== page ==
Hey anonymous, you know what

Hey anonymous, you know what it's not fun? The race baiting. Bush=Monkey? That one is new and I would like to know in which context it was used.

Democrat Socialist

I just wanted to say that while there is not a Democrat Socialist, there are Democratic Socialists. Sen. Bernie Sanders considers himself a Democratic Socialist which is roughly defined as someone who believes in our democratic process, and feels that everyone is entitled to healthcare, food, shelter, etc. Count me in!

Yes, that's a good

Yes, that's a good distinction! I think this is just an example of neoconservatives opting to use "Democrat" to annoy people in the Democratic party, who take offense at its use.

I'm from Iowa :(

This kind of crap makes us in Iowa look like a bunch of idiots, and we are not. Sure, we have some like every other state, but it is not the majority (maybe I'm too optimistic lol). I think part of the reason is that the Govenor here publicly denounced it, along with Iowa's tea party members. I'm not really sure though why this was the one that made everyone denounce it...

btw, that was a typo

btw, that was a typo *governor*

I live in Iowa, too

and I have the great misfortune of encountering Obama-(Governor) Culver-Liberal-Progressive-Gay marriage haters (Reminder: We have gay marriage!) and Glenn Beck/Limbaugh/Ron Paul/Ayn Rand fans on a daily basis in my workplace and other places where I need to trek just to do regular errands. The expressions of hatred and misogyny are more than enough to make me want to pack up and leave. But when I go home at night, I have to tend to caregiving my native Iowan parents, whose cemetery plots have been picked out here. As a longtime <i>Bitch</i> reader and progressive, I know well enough to stand up to these idiots at every turn. Yet dare I do, I risk losing my job. Living here is not fun, even when I consider myself more a part of a majority than these ignorant right-wing extremists, who will stop at nothing until they get the miserable world they want to live in to use, exploit, and worse ... anyone disagreeing with their dangerous, inhumane agendas.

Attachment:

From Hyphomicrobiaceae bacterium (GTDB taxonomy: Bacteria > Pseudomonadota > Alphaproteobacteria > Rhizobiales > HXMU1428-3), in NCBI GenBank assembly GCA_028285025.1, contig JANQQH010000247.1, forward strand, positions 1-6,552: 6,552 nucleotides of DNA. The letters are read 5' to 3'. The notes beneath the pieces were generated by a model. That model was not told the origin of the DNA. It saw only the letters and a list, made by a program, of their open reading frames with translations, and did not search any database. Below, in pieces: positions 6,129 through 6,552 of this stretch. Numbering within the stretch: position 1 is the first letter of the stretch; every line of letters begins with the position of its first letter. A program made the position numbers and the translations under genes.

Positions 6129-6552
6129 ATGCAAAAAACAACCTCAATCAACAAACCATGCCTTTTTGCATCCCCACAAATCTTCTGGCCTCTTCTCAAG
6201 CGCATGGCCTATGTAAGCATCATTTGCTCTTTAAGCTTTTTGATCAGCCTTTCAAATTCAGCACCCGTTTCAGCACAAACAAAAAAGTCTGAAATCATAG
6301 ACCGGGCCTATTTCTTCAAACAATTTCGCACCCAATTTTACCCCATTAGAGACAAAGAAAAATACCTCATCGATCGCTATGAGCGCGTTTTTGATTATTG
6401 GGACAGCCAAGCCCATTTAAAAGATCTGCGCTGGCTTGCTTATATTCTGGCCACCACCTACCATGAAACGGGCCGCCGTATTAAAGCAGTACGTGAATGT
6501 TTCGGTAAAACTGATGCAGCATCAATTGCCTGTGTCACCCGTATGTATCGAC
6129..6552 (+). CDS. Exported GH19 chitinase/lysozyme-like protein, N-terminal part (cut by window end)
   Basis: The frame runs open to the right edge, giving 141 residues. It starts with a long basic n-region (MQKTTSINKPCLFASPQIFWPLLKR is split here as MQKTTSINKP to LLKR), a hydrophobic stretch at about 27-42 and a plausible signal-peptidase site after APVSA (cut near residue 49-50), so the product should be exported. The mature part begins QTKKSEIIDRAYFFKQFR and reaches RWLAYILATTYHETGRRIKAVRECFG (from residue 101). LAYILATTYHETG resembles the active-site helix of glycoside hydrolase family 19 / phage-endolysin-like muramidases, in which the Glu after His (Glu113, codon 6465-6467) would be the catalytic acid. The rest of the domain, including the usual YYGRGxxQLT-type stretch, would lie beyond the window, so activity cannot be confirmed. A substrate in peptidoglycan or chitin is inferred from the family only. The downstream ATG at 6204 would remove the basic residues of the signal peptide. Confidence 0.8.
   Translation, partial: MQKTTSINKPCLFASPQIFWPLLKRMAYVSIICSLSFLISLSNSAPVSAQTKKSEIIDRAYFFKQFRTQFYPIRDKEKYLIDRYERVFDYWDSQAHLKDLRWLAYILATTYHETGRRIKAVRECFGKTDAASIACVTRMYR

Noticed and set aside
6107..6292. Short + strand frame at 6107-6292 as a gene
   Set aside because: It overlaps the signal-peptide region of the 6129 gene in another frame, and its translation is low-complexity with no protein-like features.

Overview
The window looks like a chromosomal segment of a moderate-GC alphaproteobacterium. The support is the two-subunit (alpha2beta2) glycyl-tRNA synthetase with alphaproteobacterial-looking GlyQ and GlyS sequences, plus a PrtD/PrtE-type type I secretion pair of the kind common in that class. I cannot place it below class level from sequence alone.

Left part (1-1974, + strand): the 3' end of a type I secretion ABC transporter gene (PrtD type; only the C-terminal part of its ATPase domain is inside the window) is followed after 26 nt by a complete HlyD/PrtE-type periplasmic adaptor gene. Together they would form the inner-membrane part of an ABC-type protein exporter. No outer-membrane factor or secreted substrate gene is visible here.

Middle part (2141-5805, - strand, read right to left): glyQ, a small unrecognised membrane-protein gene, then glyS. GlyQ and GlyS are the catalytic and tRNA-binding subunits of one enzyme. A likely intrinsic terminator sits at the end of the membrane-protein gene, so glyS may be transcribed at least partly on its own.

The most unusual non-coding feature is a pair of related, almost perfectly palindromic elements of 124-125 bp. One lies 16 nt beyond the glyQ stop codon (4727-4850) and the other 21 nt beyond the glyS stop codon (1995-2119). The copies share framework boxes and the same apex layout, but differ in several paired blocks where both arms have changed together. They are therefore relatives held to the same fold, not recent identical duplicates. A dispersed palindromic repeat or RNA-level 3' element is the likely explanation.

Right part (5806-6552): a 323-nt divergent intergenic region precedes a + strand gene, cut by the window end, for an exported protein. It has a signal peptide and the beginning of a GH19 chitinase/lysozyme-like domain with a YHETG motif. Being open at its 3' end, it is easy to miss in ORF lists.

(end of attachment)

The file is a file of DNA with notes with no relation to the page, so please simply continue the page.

StephanieL: I remember the

StephanieL: I remember the voting district maps of 2000, 2004, and 2008, and really every state, whichever way it went for President, has its liberal and conservative districts. I think the reason why this billboard made the news was because it was a slow news day on other fronts (the public is exhausted about BP, the Senate delayed the vote on Elena Kagan, there are no new scandals), and this billboard was officially sponsored by a Tea Party organization. All the other billboards have been sponsored by individuals or folks not officially condoned by the Tea Party folks. It certainly wasn't my intention to pick on Iowans per se, but that's where the billboard is. Like I said earlier, I've seen a lot of anti-Obama billboards up all over the country. Some right here in Democratic-leaning Michigan.

The reason there is more of this stuff

from the right than on the left in the previous administration is the sad fact that the right is much louder and more organized, in a weird lockstep sort of way. Or maybe I should say, the far right. I don't know that I think that all conservatives make the Hitler comparison, although it's a hell of a lot easier than to intelligently express why one disagrees with Obama's policies.

Oh, and speaking of him, I find the idea of Obama being a socialist to be a little hilarious as I am at this point not even sure he's a liberal. And as far as I can tell, Democrats and Republicans are Corporatists.

@Laura: I don't disagree

@Laura: I don't disagree with your sentiment about President Obama's leanings. I find him to be a solid centrist, like Clinton, but we've slipped a long way to the right since 1993, when President Clinton took office. It's a political parallax effect.

I had chance to be in a conversation yesterday where some farmers in Michigan were asking what was actually covered in the health care reform. They were agog that there isn't actually "universal" health care in there anywhere. One of them shook her head, saying, "I just don't get what the big deal is. Why can't the richest country in the world do this?"

I think her comment pretty much sums up my feelings on the matter.